The increase of 336 in positive staff cases during the two biweekly surveillance testing periods in October is a jump of 140%; and it would appear to mean that some 400 staff in provider-run group homes were potentially positive as of October 28.

Of course, the document doesn’t show how many of those staff are in DDS group homes, although DDS does have the largest number of group homes of any EOHHS department.

On page 2 of the report, the data show the number of residents testing positive in DDS provider-run group homes jumped from 46 to 65, as of the 7-day period ending November 3. The number of residents testing positive in state-operated group homes rose in that same period by only 1, to a total of 10.

State-operated “congregate care” staff cases

The number of staff, specifically in DDS, DYS, and DMH state-operated “congregate care” sites are also now listed on Page 6 of the latest weekly state facilities report. The number of those staff testing positive started from a baseline of 6 as of September 30, according to the latest report. Positive staff in those facilities rose by 2 in the first half of October, and by 20 in the second half of October.

Pages 1 and 2 of the weekly state facilities report have continued to list 7-day residential and staff data for both the Hogan and Wrentham facilities and state-operated group homes.

Surge in COVID cases could affect visitation

With the numbers showing, or at least implying, an increase in staff and some residents testing positive for COVID in the DDS system, DDS has indicated that it is leaving it up to providers to determine whether to reimpose restrictions on visitation by family members and guardians.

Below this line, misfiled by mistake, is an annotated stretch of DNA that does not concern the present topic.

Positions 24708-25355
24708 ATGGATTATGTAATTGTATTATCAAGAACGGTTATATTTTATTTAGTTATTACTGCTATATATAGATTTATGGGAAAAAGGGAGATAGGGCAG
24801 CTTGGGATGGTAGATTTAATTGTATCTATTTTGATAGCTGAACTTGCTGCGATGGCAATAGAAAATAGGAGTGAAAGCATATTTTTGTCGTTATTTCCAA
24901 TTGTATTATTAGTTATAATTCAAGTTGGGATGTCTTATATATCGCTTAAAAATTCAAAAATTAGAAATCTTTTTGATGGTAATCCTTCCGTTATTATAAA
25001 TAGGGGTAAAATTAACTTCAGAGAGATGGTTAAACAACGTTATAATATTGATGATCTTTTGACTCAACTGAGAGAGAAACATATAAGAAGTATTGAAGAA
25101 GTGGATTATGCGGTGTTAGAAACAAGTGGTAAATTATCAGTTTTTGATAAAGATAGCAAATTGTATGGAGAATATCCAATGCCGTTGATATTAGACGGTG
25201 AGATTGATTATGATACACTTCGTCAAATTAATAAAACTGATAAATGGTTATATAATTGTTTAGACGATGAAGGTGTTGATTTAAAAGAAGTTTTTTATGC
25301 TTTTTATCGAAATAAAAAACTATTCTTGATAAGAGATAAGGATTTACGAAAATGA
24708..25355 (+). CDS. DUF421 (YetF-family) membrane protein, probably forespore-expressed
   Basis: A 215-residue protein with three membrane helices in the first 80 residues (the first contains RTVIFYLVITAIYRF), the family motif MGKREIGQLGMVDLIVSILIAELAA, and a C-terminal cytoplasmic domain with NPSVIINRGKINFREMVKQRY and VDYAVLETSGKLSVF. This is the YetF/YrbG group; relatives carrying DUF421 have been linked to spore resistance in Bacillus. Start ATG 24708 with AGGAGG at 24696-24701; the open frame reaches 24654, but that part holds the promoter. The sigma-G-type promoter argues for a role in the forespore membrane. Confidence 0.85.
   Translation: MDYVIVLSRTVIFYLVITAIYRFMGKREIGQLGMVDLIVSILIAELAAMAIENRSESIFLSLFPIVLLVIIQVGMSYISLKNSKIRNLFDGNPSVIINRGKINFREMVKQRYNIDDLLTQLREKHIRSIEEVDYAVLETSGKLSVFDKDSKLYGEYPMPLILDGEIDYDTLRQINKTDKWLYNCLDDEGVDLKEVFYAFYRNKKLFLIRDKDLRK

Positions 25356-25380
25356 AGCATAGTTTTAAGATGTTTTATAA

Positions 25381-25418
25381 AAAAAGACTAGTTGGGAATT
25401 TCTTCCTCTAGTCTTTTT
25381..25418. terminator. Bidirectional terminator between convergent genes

While visitation had been sharply restricted in the first several months of the pandemic, the latest guidance on the DDS website, which was issued in September, continues to allow both in-home and outdoor visitation.

However, as of the end of October, at least one provider was banning in-house visits. We received a notice from a parent of a resident of a group home run by American Training, a DDS provider, that all visits inside the provider’s group homes would be prohibited due to an increase in COVID rates in the Andover area. The parent said she was told visits to the home would still be permitted outdoors.

In response to a query from COFAR, a DDS spokesman said that despite the Department’s guidance, final decisions on visitation are being left to the discretion of the providers.

Unfortunately, we’ve heard about a number of cases in which providers have used the COVID crisis to ban or discourage visitation in order to keep family members and guardians in the dark about conditions in their homes.

Until a vaccine becomes available, it is clear that the COVID crisis will continue to present a major threat to DDS clients and staff, just as the crisis has for the general population throughout the country.

In the meantime, we hope that the Baker administration will take further steps to improve and clarify its public reporting of the testing status of clients and staff in the DDS system, and will provide clearer guidance and direction to both families and providers regarding visitation.